I had a long day. That was my excuse, but all moms have long days so is that really an excuse to lose my temper and be unkind to my children? All my days are long yet I can usually hold my exhaustion at bay, at least until 9 p.m. when the last kid finally dozes off and I can also relax.
On this particular day, however, I was worn out because we were on vacation.
The kids were too excited about the new environment, and I was worried about my deadlines. We may be on holiday but my work didn’t care about that! It was way past the boys’ bedtime in a new room at a new place and I was feeling old and stretched thin.
Without warning, I snapped.
I yelled and then I cried. They were stunned. In that silence, I knew instantly I was wrong and I apologized. As soon as I said, “I’m sorry. I didn’t mean those bad words,” my sons hugged me and cried in relief. I didn’t feel relief, however—I felt even guiltier! Waking up the next day greeted by love letters decorated with flowers made me feel even worse. I felt like a bad mother.
Many moms wrestle with that thought. “Am I a good mother? I got mad at them—am I a bad mother? I gave them junk food. I didn’t give him a bath. I fed her formula milk. I gave him the iPad. I let her watch TV. I hired a yaya. I work. Am I a bad mother? If I’m not a bad mother, why do I feel so guilty?”
Let’s talk about guilt first. The dictionary (Merriam-Webster) defines guilt as “the fact of committing a breach of conduct especially violating a law and involving a penalty.” Guilt means we did something wrong. Guilt is a fact, not an imagined offence.
In many cases, mothers don’t do wrong when we make decisions we feel are best for our family. Whether that’s being a working mother and hiring household help to skipping a bath (because the baby’s not dirty anyway!) and letting the kids watch TV (because you need some peace and quiet). Yet even though we didn’t commit a crime, we still feel guilty.
I feel guilty. All the time. But I can easily squelch that guilty emotion when I remind myself of two facts:
(1) I’m doing my very best, and
(2) I love them so much! Everything I do is because I love my kids and that alone makes me a good mother.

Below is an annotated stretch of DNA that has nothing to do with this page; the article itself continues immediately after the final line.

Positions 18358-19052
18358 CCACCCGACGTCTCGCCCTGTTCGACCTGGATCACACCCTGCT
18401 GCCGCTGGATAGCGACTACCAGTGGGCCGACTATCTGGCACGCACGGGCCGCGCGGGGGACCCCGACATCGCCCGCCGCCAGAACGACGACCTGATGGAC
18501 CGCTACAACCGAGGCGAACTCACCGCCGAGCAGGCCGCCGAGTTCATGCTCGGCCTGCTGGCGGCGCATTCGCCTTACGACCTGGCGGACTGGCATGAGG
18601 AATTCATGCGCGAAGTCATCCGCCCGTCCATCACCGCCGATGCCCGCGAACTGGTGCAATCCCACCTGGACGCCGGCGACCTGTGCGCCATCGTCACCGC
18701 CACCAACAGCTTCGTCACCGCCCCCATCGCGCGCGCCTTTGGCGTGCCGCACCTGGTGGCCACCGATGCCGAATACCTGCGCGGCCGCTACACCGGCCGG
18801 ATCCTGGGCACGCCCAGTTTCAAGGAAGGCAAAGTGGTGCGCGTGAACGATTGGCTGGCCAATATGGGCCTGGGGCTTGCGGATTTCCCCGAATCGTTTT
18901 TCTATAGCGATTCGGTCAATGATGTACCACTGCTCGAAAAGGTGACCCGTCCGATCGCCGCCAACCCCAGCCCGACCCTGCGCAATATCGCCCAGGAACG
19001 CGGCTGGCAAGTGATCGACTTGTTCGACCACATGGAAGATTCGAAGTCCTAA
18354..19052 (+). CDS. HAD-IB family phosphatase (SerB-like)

Everything I do is because I love my kids and that alone makes me a good mother. Click To Tweet
Then that day happened.
The uncalled for yelling and the cruel words that broke my kids’ tender hearts. Yes, I was doing my very best giving my kids a holiday (so they can have fun) and trying to meet deadlines (so I have their tuition money). And yes, I love them very much. But I was wrong to say what I said. And I was definitely guilty.
When I commit a real offence—no matter the reason!—there are only two ways to deal with the guilt:
(1) Apologize immediately and sincerely, and
(2) forgive myself.
I hope saying sorry shows my kids that their mama makes mistakes and realizes it immediately. I hope they see that by sincerely apologizing and not blaming them for my mistakes, I admit that I’m not a perfect mother but I try so hard to be a good mama anyway. Lastly, I hope they see that I will always try again and again and that I won’t ever give up being their mommy.
That means I need to forgive myself when I do wrong so that I can get up and give motherhood another go.
I’m lucky my kids are the most forgiving people in the world. They are so quick to hug me and say, “It’s okay, Mama! We love you!” Their love makes me realize I’m not a bad mommy. A flawed one definitely but a good enough one nevertheless. And I shouldn’t feel guilty about that.